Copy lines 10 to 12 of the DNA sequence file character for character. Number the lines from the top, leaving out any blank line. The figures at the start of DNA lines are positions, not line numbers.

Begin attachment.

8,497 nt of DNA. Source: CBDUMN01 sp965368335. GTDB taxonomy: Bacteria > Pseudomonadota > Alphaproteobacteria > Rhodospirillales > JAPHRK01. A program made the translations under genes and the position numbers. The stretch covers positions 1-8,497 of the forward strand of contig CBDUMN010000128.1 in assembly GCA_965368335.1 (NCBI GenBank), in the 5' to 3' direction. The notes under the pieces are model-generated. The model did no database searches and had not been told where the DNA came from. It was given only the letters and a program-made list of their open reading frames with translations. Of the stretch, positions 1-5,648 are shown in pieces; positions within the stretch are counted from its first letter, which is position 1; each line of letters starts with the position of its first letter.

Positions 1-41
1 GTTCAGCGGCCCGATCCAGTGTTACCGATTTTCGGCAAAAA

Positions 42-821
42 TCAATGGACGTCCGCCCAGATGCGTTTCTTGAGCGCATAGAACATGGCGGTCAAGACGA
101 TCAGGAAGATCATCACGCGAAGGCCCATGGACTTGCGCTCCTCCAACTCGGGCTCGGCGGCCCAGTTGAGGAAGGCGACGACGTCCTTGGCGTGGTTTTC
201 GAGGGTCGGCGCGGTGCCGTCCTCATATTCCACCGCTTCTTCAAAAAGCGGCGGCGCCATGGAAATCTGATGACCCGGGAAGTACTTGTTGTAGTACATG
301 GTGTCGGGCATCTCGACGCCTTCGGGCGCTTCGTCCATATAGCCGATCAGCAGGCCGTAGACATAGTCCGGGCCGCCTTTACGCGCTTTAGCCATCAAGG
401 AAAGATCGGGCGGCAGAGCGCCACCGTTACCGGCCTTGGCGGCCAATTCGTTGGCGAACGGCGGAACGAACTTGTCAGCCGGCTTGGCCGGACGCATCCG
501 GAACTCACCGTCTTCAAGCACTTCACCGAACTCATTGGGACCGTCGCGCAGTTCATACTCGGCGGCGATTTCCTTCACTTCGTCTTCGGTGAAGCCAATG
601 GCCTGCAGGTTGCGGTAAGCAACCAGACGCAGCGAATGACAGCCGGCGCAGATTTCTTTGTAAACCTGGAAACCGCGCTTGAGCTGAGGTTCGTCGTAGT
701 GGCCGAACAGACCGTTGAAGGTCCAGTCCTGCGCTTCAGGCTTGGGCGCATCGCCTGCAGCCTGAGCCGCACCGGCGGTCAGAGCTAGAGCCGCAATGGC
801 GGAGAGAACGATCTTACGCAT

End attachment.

501 GAACTCACCGTCTTCAAGCACTTCACCGAACTCATTGGGACCGTCGCGCAGTTCATACTCGGCGGCGATTTCCTTCACTTCGTCTTCGGTGAAGCCAATG
601 GCCTGCAGGTTGCGGTAAGCAACCAGACGCAGCGAATGACAGCCGGCGCAGATTTCTTTGTAAACCTGGAAACCGCGCTTGAGCTGAGGTTCGTCGTAGT
701 GGCCGAACAGACCGTTGAAGGTCCAGTCCTGCGCTTCAGGCTTGGGCGCATCGCCTGCAGCCTGAGCCGCACCGGCGGTCAGAGCTAGAGCCGCAATGGC